There are also organizations such as Hispanic Chamber of Commerce, The Coalition of Hispanic Organizations (COHO), Hispanic American Leadership Organization (HALO), The Hispanic Development Fund, Hispanic Capitol Day and others, through which the Hispanic-Latino community is involved in the public arena.
Hispanic Capitol Day (HCD) has the specific goal of the political empowerment of the Missouri Hispanic community. Since 2002, this corporation has organized every year the, so called, Hispanic Day at Jefferson City.
The Hispanic-Latino leaders meet with the Governor, the General Assembly, and government agencies “to educate politicians, in a non-partisan manner, on issues of importance to Hispanics, and put forth informational activities to increase public awareness of Hispanic causes.”
On February 22th, the eleventh Hispanic Capitol Day at Jefferson City was celebrated. The issues for this year included education, English as the official language, immigration an civil rights.
But how serious were these issues taken on that day by the General Assembly?
Well, it would be good to ask them.
Missouri demographics are changing and these changes have their own impact in the social, political and economic area.
Missouri society is formed by different social groups, one of which is notably increasing and changing the demographics of Missouri. That is the Hispanic-Latino population.
According to the U.S. Bureau of the Census, Hispanics or Latinos are “those people who classified themselves in one of the specific Spanish, Hispanic, or Latino categories listed on the Census 2010”. Hispanic or Latino origin can be viewed as the heritage, nationality group, lineage, or country of birth of the person or the person’s parents or ancestors before their arrival in the United States.
In 2000, the Hispanic –Latino population in Missouri was 118 617, but in 2010 the Census reports it to be almost 212 500. This is an increase of 79% in a ten year period. Now, Hispanic-Latino represents 3.4% of Missouri's population. It is not as large as that of other states, such as California, but it does have an impact.
The 2006 American Community Survey shows the socioeconomic characteristics of the Hispanic-Latino population in Missouri:
The median age is 27, 60% were born in the US, around 60% of those 25 years and older have graduated from high school and 12% have a Bachelor’s degree.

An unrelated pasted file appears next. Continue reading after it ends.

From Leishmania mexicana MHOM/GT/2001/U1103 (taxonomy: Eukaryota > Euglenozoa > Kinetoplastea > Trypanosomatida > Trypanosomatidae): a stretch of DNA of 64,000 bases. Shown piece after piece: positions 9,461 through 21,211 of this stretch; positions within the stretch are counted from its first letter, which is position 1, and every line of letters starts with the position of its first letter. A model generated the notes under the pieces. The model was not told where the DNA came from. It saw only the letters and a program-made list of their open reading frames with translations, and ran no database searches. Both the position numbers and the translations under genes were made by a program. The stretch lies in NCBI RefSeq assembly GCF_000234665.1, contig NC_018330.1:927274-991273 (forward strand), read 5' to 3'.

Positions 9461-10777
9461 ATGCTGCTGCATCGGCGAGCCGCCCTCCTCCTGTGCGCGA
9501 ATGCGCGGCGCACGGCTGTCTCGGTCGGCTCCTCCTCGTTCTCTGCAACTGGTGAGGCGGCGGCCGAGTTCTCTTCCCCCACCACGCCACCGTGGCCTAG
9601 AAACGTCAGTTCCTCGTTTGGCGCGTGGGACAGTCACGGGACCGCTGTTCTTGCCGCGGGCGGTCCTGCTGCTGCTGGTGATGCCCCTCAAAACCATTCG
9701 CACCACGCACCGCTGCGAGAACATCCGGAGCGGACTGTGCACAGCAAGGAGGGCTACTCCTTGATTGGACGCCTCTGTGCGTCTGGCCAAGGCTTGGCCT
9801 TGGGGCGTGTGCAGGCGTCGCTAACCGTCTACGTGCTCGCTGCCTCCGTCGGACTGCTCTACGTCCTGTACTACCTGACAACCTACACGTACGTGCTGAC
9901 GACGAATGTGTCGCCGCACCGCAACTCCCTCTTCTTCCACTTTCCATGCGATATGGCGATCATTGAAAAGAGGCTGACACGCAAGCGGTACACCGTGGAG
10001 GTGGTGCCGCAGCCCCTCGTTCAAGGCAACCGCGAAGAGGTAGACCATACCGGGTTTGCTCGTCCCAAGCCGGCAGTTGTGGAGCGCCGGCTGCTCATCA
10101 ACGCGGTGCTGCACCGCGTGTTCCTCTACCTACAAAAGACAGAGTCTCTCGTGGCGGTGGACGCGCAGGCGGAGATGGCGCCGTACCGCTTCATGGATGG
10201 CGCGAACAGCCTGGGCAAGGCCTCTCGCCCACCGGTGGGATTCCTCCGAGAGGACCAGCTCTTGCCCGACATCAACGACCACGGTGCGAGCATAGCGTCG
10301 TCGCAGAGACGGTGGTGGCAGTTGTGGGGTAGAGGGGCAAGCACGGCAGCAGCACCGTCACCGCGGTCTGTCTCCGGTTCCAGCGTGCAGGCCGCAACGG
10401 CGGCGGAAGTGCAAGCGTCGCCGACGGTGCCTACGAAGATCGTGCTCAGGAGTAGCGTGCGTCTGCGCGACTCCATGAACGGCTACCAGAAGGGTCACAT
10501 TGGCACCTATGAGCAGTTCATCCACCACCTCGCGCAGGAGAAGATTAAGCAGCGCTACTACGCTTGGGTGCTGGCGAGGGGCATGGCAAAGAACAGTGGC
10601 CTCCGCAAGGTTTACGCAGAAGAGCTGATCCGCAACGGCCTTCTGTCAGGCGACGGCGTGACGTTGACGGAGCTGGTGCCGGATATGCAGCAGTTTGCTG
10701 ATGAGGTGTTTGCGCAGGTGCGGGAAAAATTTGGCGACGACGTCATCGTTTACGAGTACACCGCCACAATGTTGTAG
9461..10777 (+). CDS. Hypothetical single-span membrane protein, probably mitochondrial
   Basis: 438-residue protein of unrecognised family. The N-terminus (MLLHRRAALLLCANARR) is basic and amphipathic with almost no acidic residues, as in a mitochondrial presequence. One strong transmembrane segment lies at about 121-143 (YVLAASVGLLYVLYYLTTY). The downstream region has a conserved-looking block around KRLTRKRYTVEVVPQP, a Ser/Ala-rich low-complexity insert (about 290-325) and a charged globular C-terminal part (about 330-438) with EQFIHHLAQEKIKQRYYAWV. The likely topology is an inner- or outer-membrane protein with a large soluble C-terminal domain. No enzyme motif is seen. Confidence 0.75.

The principal occupation for men is in production and transportation; for women it is in sales and office work. However, 22% of 16 years and older women and 13% of men have a professional occupation. The income for full-time work is around $26 000 a year.
The rural counties in Missouri possess a large percentage of the Hispanic population. For example, in Sullivan County, 43.5% of Milan's population is Hispanic.
Hispanics are also business owners. According to the 2002 Economic Census in Missouri, there were 3 652 Hispanic owned firms, some were family businesses but 722 of them had 5,507 paid employees.
So, Hispanic-Latinos are present in the farms, factories, universities, business, etc., but there is an area in which this presence doesn’t seem to exist, at least in Missouri: the politics area.
Is it true?
Well, that is the subject for the next post.
I am here, because I want to learn everything about journalist: Who they are? How they work to find information? How they write the stories? How they do "Agenda Setting"? What are they asked by editors? What are the principal problems in the work? How they solve them? What are their tools? What are the most important News Values? How a News Room works? How the News Room offers information to the media?
After these few weeks I'm sure that MDN News Room is an excellent opportunity to learn from within the journalism profession.
[Missouri Digital News is supported by the Missouri School of Journalism (home of the The Journalist's Creed),
the Missouri Press Association,
and KMOX Radio in St. Louis.